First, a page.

The Role of Pope Urban II in the First Crusade

The Role of Pope Urban II in the First Crusade

The role of Pope Urban II in the First Crusade was essential and critical. In fact, as the leader of the Roman Catholic Church, he was primarily responsible for convincing and inspiring European Christians to take up arms to reclaim the Holy Land of Jerusalem from the Muslims. This also means that he was also responsible for influencing allied European states to support the First Crusade, as well as for initiating the series of all other crusades that lasted for five centuries.

Pope Urban II During the Council of Piacenza and the Council of Clermont

Pope Urban II toured Italy and France during 1095 to reassert his authority after the investiture controversy involving the Holy Roman Emperor Henry VI. He also spearheaded the Council of Piacenza at the end of this tour. This convention was a synod of ecclesiastics and laymen of the Roman Catholic Church. There were thousands of attendees, including 200 bishops, 4000 church officials, and 30,000 laypeople.

Among the attendees were the ambassadors sent by Byzantine Emperor Alexios I Komnenos. The aggressive leadership of the emperor who came into power by overthrowing his predecessors forced Pope Gregory VII to excommunicate him from the Church in 1081. This widened the gap between the Byzantine Empire and the Roman Catholic Church.

However, Pope Urban II lifted the excommunication when he became pope in 1088, thus creating a diplomatic relationship between the West and the East. During the Council of Piacenza, the Byzantine Emperor asked the Church and the West to extend military support to defend his empire from the invading Muslim Seljuk Turks.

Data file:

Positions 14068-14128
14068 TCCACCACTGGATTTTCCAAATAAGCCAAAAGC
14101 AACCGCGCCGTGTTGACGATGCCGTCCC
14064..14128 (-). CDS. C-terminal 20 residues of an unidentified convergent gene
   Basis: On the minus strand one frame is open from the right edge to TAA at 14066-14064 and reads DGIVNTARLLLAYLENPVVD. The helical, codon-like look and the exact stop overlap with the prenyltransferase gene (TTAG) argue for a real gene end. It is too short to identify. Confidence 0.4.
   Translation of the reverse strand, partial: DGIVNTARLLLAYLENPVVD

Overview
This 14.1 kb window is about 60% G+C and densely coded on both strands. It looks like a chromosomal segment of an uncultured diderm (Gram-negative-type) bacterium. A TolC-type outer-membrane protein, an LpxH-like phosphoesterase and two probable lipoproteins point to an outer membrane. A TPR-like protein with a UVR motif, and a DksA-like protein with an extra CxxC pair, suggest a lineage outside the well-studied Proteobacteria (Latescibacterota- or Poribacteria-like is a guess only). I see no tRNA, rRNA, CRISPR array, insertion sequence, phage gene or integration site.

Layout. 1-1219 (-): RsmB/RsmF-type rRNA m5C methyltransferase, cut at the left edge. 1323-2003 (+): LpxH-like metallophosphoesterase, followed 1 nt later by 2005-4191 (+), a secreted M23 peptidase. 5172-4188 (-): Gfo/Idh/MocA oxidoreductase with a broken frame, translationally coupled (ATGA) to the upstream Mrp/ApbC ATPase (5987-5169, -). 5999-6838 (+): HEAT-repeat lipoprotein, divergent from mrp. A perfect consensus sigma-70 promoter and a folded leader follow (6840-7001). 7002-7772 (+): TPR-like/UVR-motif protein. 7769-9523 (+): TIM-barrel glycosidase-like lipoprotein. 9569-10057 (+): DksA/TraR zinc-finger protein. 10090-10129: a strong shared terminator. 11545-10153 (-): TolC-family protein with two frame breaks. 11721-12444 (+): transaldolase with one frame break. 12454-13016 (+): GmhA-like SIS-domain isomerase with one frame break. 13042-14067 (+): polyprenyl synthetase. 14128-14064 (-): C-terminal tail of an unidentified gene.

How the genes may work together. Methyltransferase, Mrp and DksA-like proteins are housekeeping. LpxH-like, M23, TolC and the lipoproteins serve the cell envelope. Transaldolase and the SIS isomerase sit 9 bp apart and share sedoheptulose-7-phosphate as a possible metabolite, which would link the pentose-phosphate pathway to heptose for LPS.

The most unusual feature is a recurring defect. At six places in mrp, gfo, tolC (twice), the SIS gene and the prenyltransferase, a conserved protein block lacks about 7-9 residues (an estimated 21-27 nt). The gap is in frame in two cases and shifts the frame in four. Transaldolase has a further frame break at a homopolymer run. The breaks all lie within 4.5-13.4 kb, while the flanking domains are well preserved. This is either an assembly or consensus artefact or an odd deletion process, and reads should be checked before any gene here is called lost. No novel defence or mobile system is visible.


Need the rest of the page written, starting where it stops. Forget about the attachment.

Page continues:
As a backgrounder, the Seljuk Turks had been launching a series of raids and invasions in the Byzantine Empire since the middle of the 11th century. They successfully took control of Anatolia from the Byzantine after winning the Battle of Manziker in 1071.

Pope Urban II responded favorably to the plea of Alexios I Komnenos. During the Council of Piacenza, the pope asked those present in the synod to lend aid to the Byzantine Empire. In the Council of Clermont held in November 1095, Pope Urban II gave a sermon that summoned the attending nobility and the people to take up arms and defend the Holy Land and the Byzantine Empire from the Seljuk Turks. This marked the beginning of the First Crusade.

How the Pope Convinced Europeans to Participate in the First Crusade

The primary role played by Pope Urban II during the First Crusade centered on urging the European Christians to participate in the military expedition to the East. This call to arms involved appealing to the religiosity of his audience.

Note that there is no exact transcription of the speech made by Pope Urban II at the Council of Clermont. Nevertheless, there are some versions written down a bit later. For example, according to the chronicles written by priest Fulcher of Chartres from 1010 to around 1128, Pope Urban II convinced Europeans to participate in the Crusades through a promise of remission of sins.

A translated excerpt from the chronicles of Fulcher reads: “All who die by the way, whether by land or by sea, or in battle against the pagans, shall have immediate remission of sins. This I grant them through the power of God with which I am invested. O what a disgrace if such a despised and base race, which worships demons, should conquer a people which has the faith of omnipotent God and is made glorious with the name of Christ.”

On the other hand, chronicler Robert the Monk, in his “Historia Iherosolimitana” written sometime in 1106, mentioned that the sermon delivered by Pope Urban II at the Council of Clermont was a classical battle speech. The pope appealed to the Europeans by calling the military expedition to the East as the will of the divine. To entice his audience further, the pope also enumerated the gruesome atrocities committed by the Muslims against Christians and Christianity.

An excerpt from the “Historia Iherosolimitana” reads: “They have converted others to the uses of their own cult. They ruin the altars with filth and defilement. They circumcise Christians and smear the blood from the circumcision over the altars or throw it into the baptismal fonts. They are pleased to kill others by cutting open their bellies, extracting the end of their intestines, and tying it to a stake. Then, with flogging, they drive their victims around the stake until, when their viscera have spilled out, they fall dead on the ground.”

Reasons why Urban II Supported and Promoted the First Crusade